It's been a while since I last updated the blog. It's not always easy to find a good internet cafe. So it's not always a simple matter. But here's the update. -g
January 11 - Our Road trip to San Juan
The title of the this blog entry actually should read "Road trip to San Juan, Costco and West Marine". We rented a car from Sydney, a very accommodating fellow, who runs an auto body repair shop and car rental business. We first drove to Caguas, a city in the mountains, about half way to San Juan. We found the Costco easily but then determined that it would be better to do the shopping on our way home. We continued on to the northeastern side of PR, where the coastal town of Fajardo lies. I guess because the town caters to the yachting community, that West Marine decided to place their shop here. Dave was like a kid in a candy shop, and easily managed to spend a few hundred dollars on some items, including two very comfortable cushioned seats. We have found that having good seats are important - we spend a lot of time sitting in the cockpit or elsewhere on the boat.
We then continued onward to the capital of PR, San Juan. We didn't have that much time. We decided to concentrate our touring only on Old San Juan and and the San Felipe del Morro Fortress. The area is beautiful and historic, dating back to 1495, when Christopher Columbus discovered the bay. The fort was built over centuries, starting in 1540. The walls are thick with cannons still pointing out to sea, as if they are ready to shoot at Dutch and English invaders. The stock rooms and the barracks are empty and appear stark. Around the fort there are a number of sentry boxes where soldiers would keep a lookout for enemy vessels. An interesting fact, I found, was this fort and a number of other forts in the Caribbean, are designed by Juan Antonelli, an Italian architect.
Outside of El Morro we walked along a very large grassy area towards Old San Juan, where lots of kids were busy kite-flying. Old San Juan reminded Diane and I of Casco Viejo in Panama City. The cobble streets are narrow and the buildings are colorfully and tastefully painted. Dave spotted a tapas restaurant, so we stopped for a late lunch with a glass of wine. We finished off our tour of the old town with the Plaza de Armas, a very characteristically designed Spanish square with a fountain in the middle, surrounded by distinct buildings and a church.
The drive back was long. We got stuck in a major traffic jam - rush hour in San Juan is like LA traffic. We stopped at Costco for food and supplies on the way back to Salinas.
In the morning, we picked up anchor and headed east to Las Patillas, a small fishing village. The wind was on the nose as were the seas, but it was a short hop, so it didn't bother us to pound into it for a three hours. We didn't have the urge to dinghy to shore, so I went for a swim while Dave and Diane read and relaxed. Our next stop was going to be the island of Vieques, part of the Spanish Virgin Islands.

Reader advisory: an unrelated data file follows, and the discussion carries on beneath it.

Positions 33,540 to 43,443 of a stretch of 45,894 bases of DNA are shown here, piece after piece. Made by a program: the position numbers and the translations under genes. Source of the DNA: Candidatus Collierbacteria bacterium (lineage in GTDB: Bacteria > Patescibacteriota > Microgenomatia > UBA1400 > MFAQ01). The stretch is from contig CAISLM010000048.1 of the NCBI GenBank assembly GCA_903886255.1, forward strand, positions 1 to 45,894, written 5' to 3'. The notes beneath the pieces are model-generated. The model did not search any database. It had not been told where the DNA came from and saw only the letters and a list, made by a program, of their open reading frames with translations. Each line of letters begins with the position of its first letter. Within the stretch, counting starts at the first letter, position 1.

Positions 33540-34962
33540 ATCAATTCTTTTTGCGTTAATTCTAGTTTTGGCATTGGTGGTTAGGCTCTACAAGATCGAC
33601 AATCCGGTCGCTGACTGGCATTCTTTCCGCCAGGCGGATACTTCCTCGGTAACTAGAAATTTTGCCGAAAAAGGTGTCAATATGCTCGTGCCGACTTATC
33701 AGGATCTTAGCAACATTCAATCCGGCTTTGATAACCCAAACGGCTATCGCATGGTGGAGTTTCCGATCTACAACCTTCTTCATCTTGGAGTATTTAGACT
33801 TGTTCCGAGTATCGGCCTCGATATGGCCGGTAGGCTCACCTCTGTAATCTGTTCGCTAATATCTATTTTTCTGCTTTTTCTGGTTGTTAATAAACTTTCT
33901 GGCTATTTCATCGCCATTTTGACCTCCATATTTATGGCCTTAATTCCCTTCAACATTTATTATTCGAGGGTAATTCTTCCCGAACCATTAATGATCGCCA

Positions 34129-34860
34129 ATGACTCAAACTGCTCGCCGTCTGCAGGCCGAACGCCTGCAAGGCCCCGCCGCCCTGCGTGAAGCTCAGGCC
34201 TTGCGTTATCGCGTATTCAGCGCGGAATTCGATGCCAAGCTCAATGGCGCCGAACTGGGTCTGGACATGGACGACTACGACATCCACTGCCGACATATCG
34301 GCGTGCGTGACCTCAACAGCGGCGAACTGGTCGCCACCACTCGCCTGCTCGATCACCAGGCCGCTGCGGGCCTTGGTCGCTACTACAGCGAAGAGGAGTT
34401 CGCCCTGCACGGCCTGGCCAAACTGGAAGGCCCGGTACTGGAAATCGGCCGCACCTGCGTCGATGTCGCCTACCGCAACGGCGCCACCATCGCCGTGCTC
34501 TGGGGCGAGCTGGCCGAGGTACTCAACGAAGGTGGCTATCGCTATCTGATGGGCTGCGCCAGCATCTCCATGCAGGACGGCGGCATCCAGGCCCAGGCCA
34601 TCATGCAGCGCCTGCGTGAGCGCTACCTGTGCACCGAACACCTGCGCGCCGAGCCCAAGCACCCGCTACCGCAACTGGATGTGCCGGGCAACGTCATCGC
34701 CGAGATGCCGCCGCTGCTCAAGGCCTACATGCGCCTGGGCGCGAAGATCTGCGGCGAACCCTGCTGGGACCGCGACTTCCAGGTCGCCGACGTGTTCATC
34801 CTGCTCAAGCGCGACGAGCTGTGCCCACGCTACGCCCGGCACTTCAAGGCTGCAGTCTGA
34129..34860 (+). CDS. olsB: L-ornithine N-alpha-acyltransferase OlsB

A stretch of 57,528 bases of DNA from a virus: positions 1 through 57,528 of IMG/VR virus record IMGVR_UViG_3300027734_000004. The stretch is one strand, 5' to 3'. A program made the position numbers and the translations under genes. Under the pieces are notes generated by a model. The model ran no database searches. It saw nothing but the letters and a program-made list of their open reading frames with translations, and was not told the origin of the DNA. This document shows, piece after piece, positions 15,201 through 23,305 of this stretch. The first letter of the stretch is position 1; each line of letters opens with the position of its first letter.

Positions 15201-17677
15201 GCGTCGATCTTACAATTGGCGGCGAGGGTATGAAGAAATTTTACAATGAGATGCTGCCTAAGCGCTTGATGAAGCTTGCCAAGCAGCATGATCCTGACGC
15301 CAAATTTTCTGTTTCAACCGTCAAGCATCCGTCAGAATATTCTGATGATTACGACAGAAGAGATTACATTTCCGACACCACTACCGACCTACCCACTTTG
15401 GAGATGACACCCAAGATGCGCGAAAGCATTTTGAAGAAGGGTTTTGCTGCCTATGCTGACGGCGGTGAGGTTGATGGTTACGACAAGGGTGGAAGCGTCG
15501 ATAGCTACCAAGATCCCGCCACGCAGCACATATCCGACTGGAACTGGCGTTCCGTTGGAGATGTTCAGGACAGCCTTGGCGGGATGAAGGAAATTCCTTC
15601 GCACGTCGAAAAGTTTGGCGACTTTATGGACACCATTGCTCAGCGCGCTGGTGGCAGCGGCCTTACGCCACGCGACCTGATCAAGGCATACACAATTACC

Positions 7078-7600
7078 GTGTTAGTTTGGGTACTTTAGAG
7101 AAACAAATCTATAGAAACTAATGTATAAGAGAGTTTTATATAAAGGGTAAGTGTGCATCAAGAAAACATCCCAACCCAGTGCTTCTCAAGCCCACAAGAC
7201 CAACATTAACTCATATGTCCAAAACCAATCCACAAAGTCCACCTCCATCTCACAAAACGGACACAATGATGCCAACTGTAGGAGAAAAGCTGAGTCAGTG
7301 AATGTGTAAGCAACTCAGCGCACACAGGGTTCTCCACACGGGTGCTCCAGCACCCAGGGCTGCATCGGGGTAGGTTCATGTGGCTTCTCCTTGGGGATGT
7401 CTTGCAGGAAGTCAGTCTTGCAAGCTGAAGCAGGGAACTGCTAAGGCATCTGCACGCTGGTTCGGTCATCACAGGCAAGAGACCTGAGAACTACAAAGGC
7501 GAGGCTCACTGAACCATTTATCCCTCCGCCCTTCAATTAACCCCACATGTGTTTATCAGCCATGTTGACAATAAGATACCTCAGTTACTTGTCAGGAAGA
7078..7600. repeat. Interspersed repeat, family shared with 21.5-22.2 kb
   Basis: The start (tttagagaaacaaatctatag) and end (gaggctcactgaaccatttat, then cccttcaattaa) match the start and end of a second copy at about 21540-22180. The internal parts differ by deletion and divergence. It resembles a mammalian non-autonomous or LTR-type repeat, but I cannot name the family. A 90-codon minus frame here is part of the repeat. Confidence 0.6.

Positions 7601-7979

We got an early morning start at 5 a.m. to get an assist from offshore winds and gentle seas making the passage to Vieques an easy one. We were anchored in Puerto Real (Esperanza) before noon, ready for a beer. From the web site "noonsite.com" we had gotten information that there was a marina, moorings, showers and wi-fi here. All of that turned out to be false. No such place, although one of the bars in town calls itself Vieques Yacht Club. They said that we could use their shower, if we wanted to. Interesting how information can get so screwed up!
We celebrated our 33rd wedding anniversary on the evening of Jan 13 here in Esperanza. The three of us went out to dinner at a very nice restaurant along the beach called El Quenepo. We had sushi for appetizers, a glass of wine for us, while Dave enjoyed a Crown Royal (or two). Dinner and the service were both excellent. A lot of the restaurant crew seemed to be from the U.S. catering to the U.S. tourist.
Using the "publico", public vans that for $2-3 give you ride to the other side of Isla Vieques, we went to Isabel Segunda, the main town that sits on the north coast of the island. We walked up to a small fort that overlooks the town and found out that it was built too late to see any action. It was only used as a jail. Nice view those convicts had! A few shops, bars, restaurants and a town square make up Isabel. We had lunch at a place that offered free wi-fi, then took the publico back home.
In the evening we signed up with a local tour company to go to Puerto Mosquito, the bioluminescent bay of Vieques. We boarded an old school bus, drove a few miles out of town on a densely, overgrown, bumpy road and arrived at the bay. There they had a electric pontoon boat that took us to the middle of the bay to go snorkeling. It was a new moon and somewhat cloudy, so it was dark. It was a pretty cool experience when we got into the water and stirred around. Each hand or foot movement caused a bright, momentary phosphorescent glow. As our guide described it, it was a flagellate, a micro-organisms that was lighting up. It does so as a defense mechanism, unlike the fire-fly, which glows to attract other fire-flies. The flagellate feeds on plankton that comes from the mangroves that surround the bay. So when one of the other bays that had this micro-organism began to trim back the mangroves, they found out that flagellate disappeared.
The next day we were planning to head out to one of the other islands of the Spanish Virgins but the weather turned on us. A low pressure area is causing a rash of squalls and we therefore have decided to stay put for now.